Many of the insights that came out of the work of these students revolved around life/work balance, mental health, overall happiness, and being surrounded by like-minded and positive individuals. Students told us they wanted financial, academic, and existential support that one would receive from a community. The lack of some of those same things were also what students felt might block them from reaching future goals, including burnout, and lack of motivation, resources, knowledge, and support.
After the themes were grouped, they were tasked with coming up with an idea that could range from a product to a service or a good; they had to describe what reaching their goals and dreams would look like in a perfect world from their perspectives.
One of the most eye-opening aspects of the session was their nuanced, creative problem-solving. The beauty lies in their diverse ideas, contributing to richer solutions. The students exhibited ingenuity and thoughtfulness as they collaborated with their teams to design prototypes. Some of those ideas included:
1. The Student Community Center: Would offer an opportunity for students to enjoy a complimentary month of college. The program would cater to the needs of working students, including parents, full-time and part-time workers, and those with other commitments outside of school.
2. Summer Chances: A skill-based job fair designed for high school students, which would allow them to explore career paths that align with their interests or aspirations for higher education.
3. Scholarship “Tindr”: Revolutionizing the scholarship application process with a two-part system. A common application would streamline credentials and essays to match students with relevant scholarships. Additionally, the system offers options to connect with mentors who share their career and educational goals.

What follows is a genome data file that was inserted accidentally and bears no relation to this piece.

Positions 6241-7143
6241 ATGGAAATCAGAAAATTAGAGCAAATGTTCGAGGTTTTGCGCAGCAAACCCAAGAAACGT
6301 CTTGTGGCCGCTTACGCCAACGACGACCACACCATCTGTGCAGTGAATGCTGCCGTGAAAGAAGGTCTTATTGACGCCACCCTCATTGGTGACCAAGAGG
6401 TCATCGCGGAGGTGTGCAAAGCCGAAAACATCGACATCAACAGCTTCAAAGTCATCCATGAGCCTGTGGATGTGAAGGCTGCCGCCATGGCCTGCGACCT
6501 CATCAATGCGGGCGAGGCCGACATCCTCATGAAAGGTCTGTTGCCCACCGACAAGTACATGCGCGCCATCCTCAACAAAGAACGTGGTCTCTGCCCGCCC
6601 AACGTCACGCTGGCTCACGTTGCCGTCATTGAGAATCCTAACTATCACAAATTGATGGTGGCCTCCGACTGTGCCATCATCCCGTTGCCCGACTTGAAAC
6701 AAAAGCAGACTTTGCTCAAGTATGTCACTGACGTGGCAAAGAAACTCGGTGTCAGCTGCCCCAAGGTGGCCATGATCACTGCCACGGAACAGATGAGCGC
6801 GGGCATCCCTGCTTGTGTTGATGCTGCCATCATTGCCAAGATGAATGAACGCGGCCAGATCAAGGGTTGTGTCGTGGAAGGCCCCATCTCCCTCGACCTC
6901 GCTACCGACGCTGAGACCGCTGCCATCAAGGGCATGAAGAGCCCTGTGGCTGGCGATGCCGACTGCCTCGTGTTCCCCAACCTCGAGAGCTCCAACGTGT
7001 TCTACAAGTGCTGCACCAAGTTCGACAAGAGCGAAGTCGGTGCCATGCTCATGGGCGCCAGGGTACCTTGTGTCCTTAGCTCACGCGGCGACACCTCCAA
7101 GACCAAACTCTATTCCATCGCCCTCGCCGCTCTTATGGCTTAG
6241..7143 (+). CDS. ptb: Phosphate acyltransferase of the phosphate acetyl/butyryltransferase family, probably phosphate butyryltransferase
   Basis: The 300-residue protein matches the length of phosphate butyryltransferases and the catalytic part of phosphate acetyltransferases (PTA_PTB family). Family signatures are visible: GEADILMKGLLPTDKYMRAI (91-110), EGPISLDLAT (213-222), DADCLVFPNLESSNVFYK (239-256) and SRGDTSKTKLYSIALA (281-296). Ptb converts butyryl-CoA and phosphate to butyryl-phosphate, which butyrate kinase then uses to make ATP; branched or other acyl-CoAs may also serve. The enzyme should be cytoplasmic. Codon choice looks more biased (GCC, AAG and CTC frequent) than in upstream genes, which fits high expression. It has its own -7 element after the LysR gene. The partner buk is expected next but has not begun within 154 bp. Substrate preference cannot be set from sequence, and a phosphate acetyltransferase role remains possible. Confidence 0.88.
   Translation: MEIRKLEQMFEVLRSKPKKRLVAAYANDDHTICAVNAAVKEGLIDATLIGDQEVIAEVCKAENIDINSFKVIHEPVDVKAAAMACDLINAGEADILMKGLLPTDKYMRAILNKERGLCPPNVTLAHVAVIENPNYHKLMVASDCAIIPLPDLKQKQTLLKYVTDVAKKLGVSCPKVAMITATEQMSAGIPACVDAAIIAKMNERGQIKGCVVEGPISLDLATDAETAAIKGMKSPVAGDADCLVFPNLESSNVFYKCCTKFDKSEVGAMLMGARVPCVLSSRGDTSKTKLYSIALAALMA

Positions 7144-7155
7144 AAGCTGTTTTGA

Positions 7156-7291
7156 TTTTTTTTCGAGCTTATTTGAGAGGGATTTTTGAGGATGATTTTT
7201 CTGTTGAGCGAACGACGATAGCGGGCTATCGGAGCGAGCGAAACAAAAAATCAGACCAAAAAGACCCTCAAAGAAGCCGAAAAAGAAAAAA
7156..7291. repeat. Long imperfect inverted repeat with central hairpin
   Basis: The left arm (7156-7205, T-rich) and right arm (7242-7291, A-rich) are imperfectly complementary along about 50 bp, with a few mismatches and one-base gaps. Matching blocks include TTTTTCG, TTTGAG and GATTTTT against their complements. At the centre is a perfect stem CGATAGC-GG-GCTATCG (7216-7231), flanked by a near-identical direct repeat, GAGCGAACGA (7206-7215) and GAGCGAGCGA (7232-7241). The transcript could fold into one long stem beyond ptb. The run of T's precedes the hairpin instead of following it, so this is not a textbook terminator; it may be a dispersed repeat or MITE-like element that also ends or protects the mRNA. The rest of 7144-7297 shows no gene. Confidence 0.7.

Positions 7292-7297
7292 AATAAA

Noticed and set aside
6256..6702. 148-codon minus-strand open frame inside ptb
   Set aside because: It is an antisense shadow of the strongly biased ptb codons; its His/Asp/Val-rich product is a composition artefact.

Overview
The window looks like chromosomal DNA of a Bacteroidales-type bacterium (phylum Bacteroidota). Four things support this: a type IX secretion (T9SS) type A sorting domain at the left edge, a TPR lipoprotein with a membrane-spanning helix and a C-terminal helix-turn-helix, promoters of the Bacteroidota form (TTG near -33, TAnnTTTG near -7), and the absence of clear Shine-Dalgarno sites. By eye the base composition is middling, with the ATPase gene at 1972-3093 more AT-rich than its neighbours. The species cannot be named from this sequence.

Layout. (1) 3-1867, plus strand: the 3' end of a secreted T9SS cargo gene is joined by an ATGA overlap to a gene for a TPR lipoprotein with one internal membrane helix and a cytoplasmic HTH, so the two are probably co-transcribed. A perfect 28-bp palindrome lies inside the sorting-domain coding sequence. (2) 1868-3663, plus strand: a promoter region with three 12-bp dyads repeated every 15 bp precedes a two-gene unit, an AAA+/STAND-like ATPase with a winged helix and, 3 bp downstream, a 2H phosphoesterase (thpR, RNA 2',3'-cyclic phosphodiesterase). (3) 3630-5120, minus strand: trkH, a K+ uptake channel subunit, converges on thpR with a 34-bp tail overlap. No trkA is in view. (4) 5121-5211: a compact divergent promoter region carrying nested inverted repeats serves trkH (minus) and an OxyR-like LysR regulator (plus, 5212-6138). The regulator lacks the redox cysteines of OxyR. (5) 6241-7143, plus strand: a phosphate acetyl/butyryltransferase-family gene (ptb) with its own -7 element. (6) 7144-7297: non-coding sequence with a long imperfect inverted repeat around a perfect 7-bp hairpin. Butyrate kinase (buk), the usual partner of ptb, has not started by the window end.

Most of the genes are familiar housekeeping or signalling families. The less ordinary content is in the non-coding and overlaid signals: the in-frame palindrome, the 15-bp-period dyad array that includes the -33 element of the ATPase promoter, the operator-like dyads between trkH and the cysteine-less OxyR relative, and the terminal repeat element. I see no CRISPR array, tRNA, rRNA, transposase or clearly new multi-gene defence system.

4. I Can M.A.K.E. (Mastery, Ability, Knowledge, Experience Education) It: A comprehensive program that opens doors to real-world experiences, including field trips, job shadowing sessions, and workshops. Aimed at nurturing the well-rounded development of students, particularly those who are non-native English speakers and have recently migrated to the U.S.
As the session ended, it became clear it was about more than just great ideas; it was about igniting a spark within each student and helping them feel empowered to mold their futures.
One junior student, Anaya Sinha, recounts her experience: “Students have a unique perspective regarding the challenges and obstacles we face, and this activity reinforced that. It was clear that everyone — both students and adults — were actively listening and wanted to hear our ideas. Having us, as students, be at the forefront of the conversation showed that there are people who truly have our best interests at heart and want to make things easier for us. It was incredibly rewarding to be in an environment where our ideas and stories were taken seriously. The conversation also made me reframe my perspective: I am able to be an agent of change and mold my future. Your willingness to support each student certainly instilled confidence among us to pursue our passions. There are resources out there to help me, and there are even more being developed.”
Realizing they could be agents of change and architects of their destinies was genuinely transformative.